Xenopus boumbaensis

Xenopus boumbaensis, the Mawa clawed frog, is a species of frog in the family Pipidae.[3][4][5] It is known from a few localities in central and south-eastern Cameroon, and from north-western Republic of Congo and extreme south-western Central African Republic; it probably occurs more widely in the central African forest belt, but identification is difficult:[1] it is one of the cryptic species that resemble Xenopus fraseri, from which it can be distinguished by chromosome number (2n=72) and a male advertisement call of a single note.[1][3]

Xenopus boumbaensis
Scientific classification edit
Kingdom: Animalia
Phylum: Chordata
Class: Amphibia
Order: Anura
Family: Pipidae
Genus: Xenopus
X. boumbaensis
Binomial name
Xenopus boumbaensis
Loumont, 1983[2]


The specific name boumbaensis refers to the type locality (Mawa) that is within the Boumba River drainage.[2][3]


Adult males can grow to 37 mm (1.5 in) and females to 53 mm (2.1 in) in snout–vent length.[6] All Xenopus are characterized by a streamlined and flattened body, a vocal organ specialized for underwater sound production, lateral-line organs, claws on the innermost three toes, and fully webbed toes.[6] The coloration is green with numerous spots posteriorly and on the hind limbs. The venter can be immaculate white but is often heavily spotted.[2]

Xenopus boumbaensis is an octoploid species (2n=72).[2][6]

Habitat and conservationEdit

This species occurs in aquatic habitats in the lowland rainforest region at elevations of 337–550 m (1,106–1,804 ft) above sea level. It is typically found in forested habitats in slow-flowing forest streams and springs, but may also be found in swamps. Reproduction presumably involves free-living larvae. It is threatened by deforestation and habitat degradation as well as water pollution. It is known from a number of protected areas: Boumba Bek, Nki, and Lobeke National Parks in Cameroon, Dzanga-Sangha Special Reserve in the Central African Republic, and the Odzala-Kokoua National Park in the Republic of Congo.[1]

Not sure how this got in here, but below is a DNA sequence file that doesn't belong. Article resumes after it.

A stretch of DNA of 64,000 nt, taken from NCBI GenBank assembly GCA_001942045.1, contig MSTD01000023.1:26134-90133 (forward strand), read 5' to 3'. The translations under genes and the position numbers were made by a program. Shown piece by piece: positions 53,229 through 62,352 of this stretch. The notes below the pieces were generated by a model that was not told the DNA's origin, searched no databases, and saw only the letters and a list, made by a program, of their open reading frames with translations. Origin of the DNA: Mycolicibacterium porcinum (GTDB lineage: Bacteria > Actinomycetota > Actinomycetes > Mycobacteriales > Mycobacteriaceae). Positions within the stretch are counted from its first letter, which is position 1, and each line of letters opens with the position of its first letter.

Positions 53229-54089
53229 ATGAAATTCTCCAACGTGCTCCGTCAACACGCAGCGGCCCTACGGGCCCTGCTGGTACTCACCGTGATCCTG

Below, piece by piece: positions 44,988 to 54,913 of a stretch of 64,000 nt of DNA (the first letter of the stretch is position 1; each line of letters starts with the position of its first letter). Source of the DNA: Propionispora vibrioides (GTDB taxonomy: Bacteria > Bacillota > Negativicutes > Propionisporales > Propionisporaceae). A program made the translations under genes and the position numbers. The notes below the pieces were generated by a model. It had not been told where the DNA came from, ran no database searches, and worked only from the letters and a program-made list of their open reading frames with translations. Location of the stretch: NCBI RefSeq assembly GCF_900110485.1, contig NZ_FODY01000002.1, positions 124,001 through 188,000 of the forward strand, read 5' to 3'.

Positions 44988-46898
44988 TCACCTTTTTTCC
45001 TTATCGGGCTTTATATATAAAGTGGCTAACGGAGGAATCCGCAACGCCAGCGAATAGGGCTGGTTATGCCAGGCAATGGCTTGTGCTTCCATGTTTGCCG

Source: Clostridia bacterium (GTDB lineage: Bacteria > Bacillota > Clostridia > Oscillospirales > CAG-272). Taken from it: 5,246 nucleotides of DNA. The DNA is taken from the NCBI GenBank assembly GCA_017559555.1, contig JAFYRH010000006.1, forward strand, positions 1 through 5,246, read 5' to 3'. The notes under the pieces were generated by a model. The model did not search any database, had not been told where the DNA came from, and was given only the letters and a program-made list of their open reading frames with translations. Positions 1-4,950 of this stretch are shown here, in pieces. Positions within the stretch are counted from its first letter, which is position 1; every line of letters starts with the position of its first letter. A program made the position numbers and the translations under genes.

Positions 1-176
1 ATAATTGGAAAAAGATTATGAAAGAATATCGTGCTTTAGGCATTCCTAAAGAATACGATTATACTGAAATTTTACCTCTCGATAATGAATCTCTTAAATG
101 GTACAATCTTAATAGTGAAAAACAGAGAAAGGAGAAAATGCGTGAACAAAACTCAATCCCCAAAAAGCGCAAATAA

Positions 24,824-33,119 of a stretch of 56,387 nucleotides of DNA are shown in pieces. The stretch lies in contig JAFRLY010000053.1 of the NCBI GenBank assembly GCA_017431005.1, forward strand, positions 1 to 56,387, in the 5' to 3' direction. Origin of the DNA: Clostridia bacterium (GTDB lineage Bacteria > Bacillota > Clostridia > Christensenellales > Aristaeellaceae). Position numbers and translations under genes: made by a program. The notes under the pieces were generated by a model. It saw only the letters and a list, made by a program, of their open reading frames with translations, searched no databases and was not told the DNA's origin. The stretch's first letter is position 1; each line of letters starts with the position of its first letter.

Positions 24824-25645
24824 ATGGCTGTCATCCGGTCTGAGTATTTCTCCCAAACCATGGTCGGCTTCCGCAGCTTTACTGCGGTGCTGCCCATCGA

1. ^ a b c d IUCN SSC Amphibian Specialist Group (2018). "Xenopus boumbaensis". IUCN Red List of Threatened Species. IUCN. 2018: e.T58171A3066760. doi:10.2305/IUCN.UK.2018-1.RLTS.T58171A3066760.en.
  2. ^ a b c d Loumont, C. (1983). "Deux especes nouvelles de Xenopus du Cameroun (Amphibia, Pipidae)". Revue Suisse de Zoologie (in French). 90: 169–177. doi:10.5962/bhl.part.81970.
  3. ^ a b c Frost, Darrel R. (2018). "Xenopus boumbaensis Loumont, 1983". Amphibian Species of the World: an Online Reference. Version 6.0. American Museum of Natural History. Retrieved 9 November 2018.
  4. ^ "Xenopus boumbaensis Loumont, 1983". African Amphibians. Retrieved 9 November 2018.
  5. ^ "Xenopus boumbaensis". AmphibiaWeb. University of California, Berkeley. 2018. Retrieved 9 November 2018.
  6. ^ a b c Evans, Ben J.; Carter, Timothy F.; Greenbaum, Eli; Gvoždík, Václav; Kelley, Darcy B.; McLaughlin, Patrick J.; Pauwels, Olivier S. G.; Portik, Daniel M. & Stanley, Edward L. (2015). "Genetics, morphology, advertisement calls, and historical records distinguish six new polyploid species of African clawed frog (Xenopus, Pipidae) from West and Central Africa". PLoS ONE. 10 (12): e0142823. doi:10.1371/journal.pone.0142823. PMC 4682732. PMID 26672747.